The emperor expected impetuous Blucher to attack from the east, where Napoleon would knock him out of the war with his main force. All Ney had to do was prevent Wellington from coming to the Prussians’ aid until Bonaparte wheeled about. Together they would defeat the Anglo-Dutch in turn. The Allies would sue for peace before Austria and Russia even entered the fight. “Take command of the 1st and 2nd army corps,” Napoleon told Ney. “I am giving you also the light cavalry of my Guard, but don’t use it yet. Tomorrow you will be joined by [cavalry general François Etienne de] Kellermann’s Cuirassiers. Go and drive the enemy back along the Brussels road and take up a position at Quatre Bras.”

Quatre Bras, which means four arms, was a farm hamlet 10 miles north of Charleroi, where the road to Brussels crossed the route from Nivelles to Namur. By holding it, Ney would block Wellington’s path to Blucher. “Depend on it,” Ney assured Napoleon. “In two hours we shall be at Quatre Bras, unless all of the enemy’s army be there!” And with the same martial spirit he had shown his king, he hurried off in the service of his emperor. “But he forgot that there is nothing worse for a general than to take command of an army the day before a battle,” wrote Heymes.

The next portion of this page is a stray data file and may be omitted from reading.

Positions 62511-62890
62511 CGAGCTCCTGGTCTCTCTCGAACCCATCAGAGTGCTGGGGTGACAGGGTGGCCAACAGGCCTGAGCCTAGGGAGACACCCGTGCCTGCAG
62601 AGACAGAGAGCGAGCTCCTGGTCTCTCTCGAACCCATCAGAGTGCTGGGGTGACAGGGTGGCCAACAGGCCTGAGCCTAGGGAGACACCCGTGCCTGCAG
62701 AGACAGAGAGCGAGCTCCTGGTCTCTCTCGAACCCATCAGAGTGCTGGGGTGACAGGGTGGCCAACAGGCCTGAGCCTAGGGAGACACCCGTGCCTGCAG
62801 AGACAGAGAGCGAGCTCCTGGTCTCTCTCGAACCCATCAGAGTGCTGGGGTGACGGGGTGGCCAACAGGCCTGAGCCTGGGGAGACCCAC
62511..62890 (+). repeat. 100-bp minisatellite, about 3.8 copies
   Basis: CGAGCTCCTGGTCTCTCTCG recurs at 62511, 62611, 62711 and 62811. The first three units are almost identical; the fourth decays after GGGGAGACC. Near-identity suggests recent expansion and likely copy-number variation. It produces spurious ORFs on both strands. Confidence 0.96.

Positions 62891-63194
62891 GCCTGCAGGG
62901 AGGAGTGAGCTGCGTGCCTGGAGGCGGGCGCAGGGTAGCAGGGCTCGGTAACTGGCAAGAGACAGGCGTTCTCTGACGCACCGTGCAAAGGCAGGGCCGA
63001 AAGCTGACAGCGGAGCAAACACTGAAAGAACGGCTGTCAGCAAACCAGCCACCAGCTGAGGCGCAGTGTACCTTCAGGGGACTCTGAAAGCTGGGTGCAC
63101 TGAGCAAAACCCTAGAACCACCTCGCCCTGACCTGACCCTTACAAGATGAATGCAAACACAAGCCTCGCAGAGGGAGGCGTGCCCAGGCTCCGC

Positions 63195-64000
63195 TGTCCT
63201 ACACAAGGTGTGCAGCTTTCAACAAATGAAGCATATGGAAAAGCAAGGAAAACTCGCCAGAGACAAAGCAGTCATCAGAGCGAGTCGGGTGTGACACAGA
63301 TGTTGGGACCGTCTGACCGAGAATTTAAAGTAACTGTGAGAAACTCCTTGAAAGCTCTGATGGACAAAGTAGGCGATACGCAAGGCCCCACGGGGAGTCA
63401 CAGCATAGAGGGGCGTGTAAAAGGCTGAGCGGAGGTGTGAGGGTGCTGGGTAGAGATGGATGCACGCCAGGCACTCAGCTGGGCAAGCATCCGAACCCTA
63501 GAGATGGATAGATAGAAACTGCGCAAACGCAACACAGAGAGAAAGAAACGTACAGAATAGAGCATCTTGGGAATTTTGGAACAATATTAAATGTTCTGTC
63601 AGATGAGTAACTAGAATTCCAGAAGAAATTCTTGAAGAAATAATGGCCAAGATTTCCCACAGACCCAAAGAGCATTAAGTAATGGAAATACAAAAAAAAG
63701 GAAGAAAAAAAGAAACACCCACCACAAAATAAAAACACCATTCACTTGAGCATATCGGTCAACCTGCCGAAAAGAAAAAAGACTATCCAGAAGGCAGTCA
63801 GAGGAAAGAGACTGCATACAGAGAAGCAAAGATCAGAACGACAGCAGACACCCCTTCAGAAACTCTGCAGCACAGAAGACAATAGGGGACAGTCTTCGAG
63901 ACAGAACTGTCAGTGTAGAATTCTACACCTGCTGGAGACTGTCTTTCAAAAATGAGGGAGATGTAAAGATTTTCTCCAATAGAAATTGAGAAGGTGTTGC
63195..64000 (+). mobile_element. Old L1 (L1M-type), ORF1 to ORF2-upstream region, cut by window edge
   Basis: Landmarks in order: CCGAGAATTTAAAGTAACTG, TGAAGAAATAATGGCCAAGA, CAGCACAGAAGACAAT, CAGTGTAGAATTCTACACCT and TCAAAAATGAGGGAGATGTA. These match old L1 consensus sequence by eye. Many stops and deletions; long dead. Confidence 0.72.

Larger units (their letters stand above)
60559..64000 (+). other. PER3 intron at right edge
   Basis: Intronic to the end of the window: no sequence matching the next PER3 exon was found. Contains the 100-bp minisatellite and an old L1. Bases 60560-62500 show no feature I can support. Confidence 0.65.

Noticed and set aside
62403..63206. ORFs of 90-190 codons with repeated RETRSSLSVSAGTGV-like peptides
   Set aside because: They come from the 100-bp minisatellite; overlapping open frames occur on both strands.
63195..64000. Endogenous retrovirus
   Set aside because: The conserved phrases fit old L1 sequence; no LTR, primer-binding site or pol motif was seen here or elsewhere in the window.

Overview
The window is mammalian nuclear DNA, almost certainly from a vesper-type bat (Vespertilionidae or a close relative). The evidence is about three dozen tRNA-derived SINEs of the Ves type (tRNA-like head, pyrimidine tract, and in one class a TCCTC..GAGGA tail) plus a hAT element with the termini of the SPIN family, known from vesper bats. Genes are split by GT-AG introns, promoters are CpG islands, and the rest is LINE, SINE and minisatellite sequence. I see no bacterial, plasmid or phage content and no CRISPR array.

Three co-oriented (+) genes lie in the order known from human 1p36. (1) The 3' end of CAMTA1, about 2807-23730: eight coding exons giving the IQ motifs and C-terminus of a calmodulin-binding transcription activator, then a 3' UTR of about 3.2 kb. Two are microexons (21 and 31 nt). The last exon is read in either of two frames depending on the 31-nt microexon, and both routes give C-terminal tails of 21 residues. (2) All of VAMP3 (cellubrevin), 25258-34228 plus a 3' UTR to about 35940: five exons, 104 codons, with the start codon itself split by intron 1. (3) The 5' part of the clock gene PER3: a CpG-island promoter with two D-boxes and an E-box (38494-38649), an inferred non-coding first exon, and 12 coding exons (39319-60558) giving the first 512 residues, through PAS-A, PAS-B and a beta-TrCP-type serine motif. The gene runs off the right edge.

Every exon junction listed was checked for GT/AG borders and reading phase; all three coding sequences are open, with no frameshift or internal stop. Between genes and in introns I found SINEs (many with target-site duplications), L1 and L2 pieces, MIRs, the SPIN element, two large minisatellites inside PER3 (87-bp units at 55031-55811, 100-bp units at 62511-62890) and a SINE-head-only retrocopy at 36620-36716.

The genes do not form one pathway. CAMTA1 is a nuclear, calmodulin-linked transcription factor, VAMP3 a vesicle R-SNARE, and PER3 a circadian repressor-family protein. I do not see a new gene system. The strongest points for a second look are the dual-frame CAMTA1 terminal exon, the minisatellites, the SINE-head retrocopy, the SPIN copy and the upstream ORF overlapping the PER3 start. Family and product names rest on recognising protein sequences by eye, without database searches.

Ney caught up with Reille’s II Corps at Gosselies, about seven miles short of Quatre Bras. With several hours of daylight left, he called upon the Guards Light Cavalry Division under General Charles Lefebvre-Desnoettes to follow him up the Brussels road to Frasnes, halfway to their objective. When they topped a rise overlooking the village, they came under cannon fire. A battery of horse artillery and a battalion of troops held the town.

Two squadrons of the 2nd Light Horse Regiment of Lancers of the Imperial Guard, General Pierre David de Colbert-Chabanais’s famous Red Lancers, rode around Frasnes in full view of the defenders. “As they observed that we were maneuvering to turn them, they retired from the village where we had practically surrounded them with our squadrons,” wrote Lefebvre-Desnoettes.

The enemy fell back not to the east, but to the north. These were not Prussian troops. They were Dutch: the 2nd Battalion, 2nd Nassau-Usingen Brigade, and the 2nd Netherlands Infantry Division. They withdrew toward Quatre Bras, knowing the entire brigade, four battalions under Colonel Prince Bernhard von Saxe-Weimar, was coming down the Brussels road.